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Private "Injury" Problem Yields Public Wrath

Van O'Steen

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Most people who are unlucky enough to contract a venereal disease want nothing more than to keep the problem a secret.  It surely is one of the most private matters.

Occasionally, however, some angry and bold victim will sue the person who infected him or her with the illness.  Because personal injury lawsuits are nearly always public events, this embarrassing personal health problem suddenly becomes public information.

Those who file these lawsuits generally do so on the basis that they were lied to by their sex partner.  Most of the suits involve claims that the victim asked and was told that the partner had no sexually transmittable disease.

Although I am unaware of such a case being filed in Arizona, they have been litigated in other states.  In many of those cases, the person who transmitted the disease was ordered to compensate his or her victim.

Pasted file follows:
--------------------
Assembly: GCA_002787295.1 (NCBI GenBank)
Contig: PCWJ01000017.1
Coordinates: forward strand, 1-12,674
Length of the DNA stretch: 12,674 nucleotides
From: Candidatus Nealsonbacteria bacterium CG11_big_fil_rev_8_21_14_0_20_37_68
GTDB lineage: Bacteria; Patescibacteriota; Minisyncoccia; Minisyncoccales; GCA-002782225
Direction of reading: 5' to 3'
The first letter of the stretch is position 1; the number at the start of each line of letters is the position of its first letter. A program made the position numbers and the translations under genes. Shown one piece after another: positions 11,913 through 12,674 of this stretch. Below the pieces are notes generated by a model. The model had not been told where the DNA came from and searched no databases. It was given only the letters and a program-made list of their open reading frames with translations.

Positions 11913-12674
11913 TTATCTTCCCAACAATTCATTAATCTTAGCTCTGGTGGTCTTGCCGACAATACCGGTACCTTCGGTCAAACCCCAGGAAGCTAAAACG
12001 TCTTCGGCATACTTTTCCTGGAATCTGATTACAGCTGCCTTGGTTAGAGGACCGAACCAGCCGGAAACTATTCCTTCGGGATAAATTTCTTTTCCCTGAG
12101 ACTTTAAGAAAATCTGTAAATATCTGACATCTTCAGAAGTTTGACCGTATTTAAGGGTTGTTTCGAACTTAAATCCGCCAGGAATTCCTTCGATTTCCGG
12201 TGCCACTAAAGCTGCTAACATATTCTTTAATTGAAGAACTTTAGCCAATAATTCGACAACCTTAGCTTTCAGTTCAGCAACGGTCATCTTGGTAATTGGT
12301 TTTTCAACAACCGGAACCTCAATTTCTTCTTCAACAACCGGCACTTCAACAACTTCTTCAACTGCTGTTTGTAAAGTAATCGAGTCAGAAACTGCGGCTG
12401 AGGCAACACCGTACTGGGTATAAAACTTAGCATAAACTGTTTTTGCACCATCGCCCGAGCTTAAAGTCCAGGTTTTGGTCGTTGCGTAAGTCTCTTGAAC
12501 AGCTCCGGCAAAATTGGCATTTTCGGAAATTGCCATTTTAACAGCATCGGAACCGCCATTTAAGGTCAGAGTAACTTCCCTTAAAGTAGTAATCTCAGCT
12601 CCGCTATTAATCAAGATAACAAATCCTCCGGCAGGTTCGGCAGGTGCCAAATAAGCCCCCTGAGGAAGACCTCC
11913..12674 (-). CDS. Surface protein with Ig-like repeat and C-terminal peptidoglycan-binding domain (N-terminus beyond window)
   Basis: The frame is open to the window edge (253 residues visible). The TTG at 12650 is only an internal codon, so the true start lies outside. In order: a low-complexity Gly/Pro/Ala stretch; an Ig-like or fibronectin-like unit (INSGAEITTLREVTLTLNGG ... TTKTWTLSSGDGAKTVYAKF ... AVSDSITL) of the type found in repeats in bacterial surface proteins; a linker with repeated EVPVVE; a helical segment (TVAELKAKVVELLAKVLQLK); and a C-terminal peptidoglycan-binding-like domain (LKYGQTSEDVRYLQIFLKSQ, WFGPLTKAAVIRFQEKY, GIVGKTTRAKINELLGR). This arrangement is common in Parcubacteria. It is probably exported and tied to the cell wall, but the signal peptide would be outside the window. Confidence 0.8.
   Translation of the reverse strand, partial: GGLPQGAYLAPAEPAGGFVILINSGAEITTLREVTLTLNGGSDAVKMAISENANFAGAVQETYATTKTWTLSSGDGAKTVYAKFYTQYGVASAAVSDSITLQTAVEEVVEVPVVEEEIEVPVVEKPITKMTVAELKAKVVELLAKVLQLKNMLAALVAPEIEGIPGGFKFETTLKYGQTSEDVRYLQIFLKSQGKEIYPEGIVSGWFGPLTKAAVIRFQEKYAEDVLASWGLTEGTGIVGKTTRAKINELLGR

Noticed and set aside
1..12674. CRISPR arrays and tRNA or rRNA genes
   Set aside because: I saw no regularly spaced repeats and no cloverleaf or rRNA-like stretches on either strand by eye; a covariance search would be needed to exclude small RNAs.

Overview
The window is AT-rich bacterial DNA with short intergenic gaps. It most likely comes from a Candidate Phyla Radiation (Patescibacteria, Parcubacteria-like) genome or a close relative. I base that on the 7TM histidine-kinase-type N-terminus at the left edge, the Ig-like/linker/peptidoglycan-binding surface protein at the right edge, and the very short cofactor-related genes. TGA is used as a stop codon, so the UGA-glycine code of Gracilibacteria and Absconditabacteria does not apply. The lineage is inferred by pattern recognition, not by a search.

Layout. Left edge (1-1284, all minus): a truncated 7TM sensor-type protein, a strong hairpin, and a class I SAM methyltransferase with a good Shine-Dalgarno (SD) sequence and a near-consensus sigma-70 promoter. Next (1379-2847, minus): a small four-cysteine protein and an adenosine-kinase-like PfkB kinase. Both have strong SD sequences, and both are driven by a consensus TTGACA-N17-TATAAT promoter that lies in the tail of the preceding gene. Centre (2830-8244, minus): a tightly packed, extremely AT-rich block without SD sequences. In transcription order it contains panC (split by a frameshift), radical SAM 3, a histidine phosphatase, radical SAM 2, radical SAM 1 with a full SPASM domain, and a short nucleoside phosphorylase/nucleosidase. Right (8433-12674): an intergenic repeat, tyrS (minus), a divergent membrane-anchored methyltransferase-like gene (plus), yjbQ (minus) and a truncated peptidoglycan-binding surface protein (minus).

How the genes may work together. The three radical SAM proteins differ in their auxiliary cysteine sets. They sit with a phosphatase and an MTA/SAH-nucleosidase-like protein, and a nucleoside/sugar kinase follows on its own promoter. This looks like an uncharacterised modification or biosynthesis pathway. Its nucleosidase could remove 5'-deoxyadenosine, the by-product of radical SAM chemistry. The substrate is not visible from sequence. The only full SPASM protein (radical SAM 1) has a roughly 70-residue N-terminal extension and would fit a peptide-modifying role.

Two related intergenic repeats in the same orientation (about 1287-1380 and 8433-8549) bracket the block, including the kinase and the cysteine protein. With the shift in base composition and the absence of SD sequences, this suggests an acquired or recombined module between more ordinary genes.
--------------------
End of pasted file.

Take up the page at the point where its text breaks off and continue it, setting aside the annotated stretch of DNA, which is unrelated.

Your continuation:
Even without preliminary health discussion, it might be possible for a person who contracts a venereal disease to win a personal injury lawsuit against the person who gave it to him or her.  Assuming the infected party knew of his or her condition, a judge might rule that a legal duty exists to disclose the medical matter prior to sexual relations.

For obvious reasons, the law is not clear.  I imagine many potential cases exist, but most victims are reluctant to make public a matter so private.  I suspect, however, more rulings are not far off.

It is clear already, however, that you run some risk of being sued (and losing) the lawsuit if you do not tell a potential sex partner about a sexually transmittable disease that you have.

Perhaps the law is responding to the larger crisis of increasing venereal disease or perhaps it is no more than recognition of the legal axiom that every wrong deserves a remedy.
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